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A linocut starts first with a drawing, which is then traced and transferred to the linoleum block using carbon paper. It is important to plan an image that is not too detailed and which has a good balance of positive and negative space. Once the image has been transferred to the block (note that it will print the opposite of how it was drawn), the linocutting process begins.
As an art medium, linoleum has many useful qualities. In particular, it is affordable and, compared to woodblocks, easy to cut. However, the linoleum must be warm for it to cut well. To heat the linoleum, I set it in the sun every ten or fifteen minutes before continuing to work. This also gave my fingers time to rest.
Linocutting tools, as you see pictured, come in various shapes, including U’s, V’s and chisels, or flats. They are relatively affordable, a set of five of decent quality costing between twenty and thirty dollars. I found the most useful to be a medium U and small V, which most sets include.
When creating a linocut, you have to continually remind yourself that what you are cutting away, the negative space, will not register; only what you leave behind will pick up the ink.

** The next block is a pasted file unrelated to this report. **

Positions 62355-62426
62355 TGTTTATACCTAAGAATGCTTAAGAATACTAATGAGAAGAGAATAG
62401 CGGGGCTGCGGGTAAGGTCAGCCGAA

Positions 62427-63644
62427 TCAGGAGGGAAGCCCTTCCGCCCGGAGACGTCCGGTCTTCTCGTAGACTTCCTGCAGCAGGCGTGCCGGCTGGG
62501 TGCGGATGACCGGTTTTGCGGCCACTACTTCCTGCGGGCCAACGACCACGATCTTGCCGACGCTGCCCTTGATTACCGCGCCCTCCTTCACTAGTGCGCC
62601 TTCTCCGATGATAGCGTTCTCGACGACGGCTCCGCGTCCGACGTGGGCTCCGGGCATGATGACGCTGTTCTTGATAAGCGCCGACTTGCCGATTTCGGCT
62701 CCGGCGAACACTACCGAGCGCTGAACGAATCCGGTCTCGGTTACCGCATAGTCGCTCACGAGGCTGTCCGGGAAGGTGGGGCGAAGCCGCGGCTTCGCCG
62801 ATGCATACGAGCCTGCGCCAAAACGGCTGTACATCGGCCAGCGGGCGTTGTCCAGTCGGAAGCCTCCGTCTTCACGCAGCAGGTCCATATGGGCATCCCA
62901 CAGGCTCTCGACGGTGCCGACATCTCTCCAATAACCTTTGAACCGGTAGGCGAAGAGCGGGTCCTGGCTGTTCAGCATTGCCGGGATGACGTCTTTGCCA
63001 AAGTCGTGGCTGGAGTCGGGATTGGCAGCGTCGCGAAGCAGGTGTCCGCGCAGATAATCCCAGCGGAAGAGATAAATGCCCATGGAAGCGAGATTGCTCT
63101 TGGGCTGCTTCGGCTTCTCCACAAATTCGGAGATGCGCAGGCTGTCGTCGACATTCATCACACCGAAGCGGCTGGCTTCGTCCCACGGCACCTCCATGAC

It is important to keep a mental picture of the completed work in your mind and to move slowly so as to not make mistakes. Remember, once you cut something away you can’t bring it back. A good habit to get into is to periodically do a rubbing with tracing paper to see how you are progressing.
In producing the linocut for my new novel Bay of Hope, I found it most effective to carve the main lines and clear the larger areas of negative space first before moving on to the more
technical work. In order to preserve the contrast and clarity of the linocut, I made sure not to overdevelop the image.
I was now finished and ready to print the cover art for Bay of Hope.